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Activity

Electricity - test for conductance

Summary: 
Use a circuit with a bulb to test whether various materials conduct electricity
Science content (2016 curriculum): 
Physics: Energy forms, Conservation of Energy (1, 3, 4, 5)
Physics: Electricity, Electromagnetism (7)
Materials: 
  • board to attach materials to e.g. cardboard covered in white paper and coated in wide clear tape
  • tape to attach materials to the board e.g. masking tape
  • battery (in battery holder easiest, but can have wires taped to the end of it)
  • bulb e.g. holiday light stripped out of its chain, or use a bulb in a holder
  • materials to test (e.g. nail, paper, coin, wood, plastic, key, styrofoam, pipe cleaner, electrical wire, pencil graphite), or wander the classroom with the board to test materials
  • additional lengths of wire to make the circuit larger - students can cut these themselves
Procedure: 

Students build a circuit by taping the components to the board, initially with a battery and bulb, to test the circuit. The bulb should light when the circuit is closed (makes a loop).
Show them how to open the circuit up, so that they can place objects to test in the gap, to see if they conduct electricity (and therefore light the bulb). They may need to add an additional wire to make components reach.

Provide test materials, and also encourage students to walk around the classroom with their board, testing materials that they come across. (They may need to add in an additional wire so that their circuit can reach off the board for testing.)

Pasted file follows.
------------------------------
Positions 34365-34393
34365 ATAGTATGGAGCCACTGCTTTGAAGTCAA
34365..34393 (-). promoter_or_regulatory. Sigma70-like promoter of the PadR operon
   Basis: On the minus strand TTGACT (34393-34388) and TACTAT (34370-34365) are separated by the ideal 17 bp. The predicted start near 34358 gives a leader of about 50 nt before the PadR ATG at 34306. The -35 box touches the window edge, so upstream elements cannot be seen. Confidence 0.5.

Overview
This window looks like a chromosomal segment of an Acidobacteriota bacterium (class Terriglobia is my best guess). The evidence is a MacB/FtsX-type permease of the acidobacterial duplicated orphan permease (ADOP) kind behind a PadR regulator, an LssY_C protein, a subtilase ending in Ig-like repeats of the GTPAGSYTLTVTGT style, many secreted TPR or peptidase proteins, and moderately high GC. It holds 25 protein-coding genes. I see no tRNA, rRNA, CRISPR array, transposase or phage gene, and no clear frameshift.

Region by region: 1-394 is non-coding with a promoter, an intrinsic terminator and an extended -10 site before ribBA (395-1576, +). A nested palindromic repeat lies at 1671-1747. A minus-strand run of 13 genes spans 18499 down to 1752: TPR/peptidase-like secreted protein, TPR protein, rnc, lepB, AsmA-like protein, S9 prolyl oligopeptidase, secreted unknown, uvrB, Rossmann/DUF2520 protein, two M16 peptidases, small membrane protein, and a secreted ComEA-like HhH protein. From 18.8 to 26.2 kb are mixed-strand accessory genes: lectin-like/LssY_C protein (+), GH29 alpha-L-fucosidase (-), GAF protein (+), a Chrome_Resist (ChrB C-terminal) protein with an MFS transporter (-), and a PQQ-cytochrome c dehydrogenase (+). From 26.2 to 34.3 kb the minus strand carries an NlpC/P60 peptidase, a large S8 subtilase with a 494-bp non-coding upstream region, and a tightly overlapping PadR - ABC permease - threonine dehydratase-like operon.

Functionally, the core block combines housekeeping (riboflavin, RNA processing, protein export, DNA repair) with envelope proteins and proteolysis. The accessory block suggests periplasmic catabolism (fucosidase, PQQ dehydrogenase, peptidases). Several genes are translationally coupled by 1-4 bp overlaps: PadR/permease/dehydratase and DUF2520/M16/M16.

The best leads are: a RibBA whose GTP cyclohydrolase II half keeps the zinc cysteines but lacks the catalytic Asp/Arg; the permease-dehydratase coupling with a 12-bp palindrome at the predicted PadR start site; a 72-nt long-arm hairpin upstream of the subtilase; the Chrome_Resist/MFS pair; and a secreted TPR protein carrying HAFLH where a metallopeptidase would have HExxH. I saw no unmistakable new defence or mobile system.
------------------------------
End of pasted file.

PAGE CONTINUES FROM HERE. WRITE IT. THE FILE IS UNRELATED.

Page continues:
Summarize together - metals conduct (that is why electrical wires are made of metal).
Plastic and styrofoam are insulators (that is why electrical wires are covered in plastic, and why we used a styrofoam base for our circuit).
Carbon also conducts.

For older students, materials conduct when they have free electrons that can move within the material to make a current.

Does water conduct? Try it. No. Why are we so concerned about electrical appliances in the bath? They are with much higher voltage, and it is only a problem if it goes across your heart.

Grades taught: 
Gr K
Gr 1
Gr 2
Gr 3
Gr 7
Teacher: 
Ingrid
Scott Malin
Teaching site: 
General Gordon Elementary Science Club
Tyee Elementary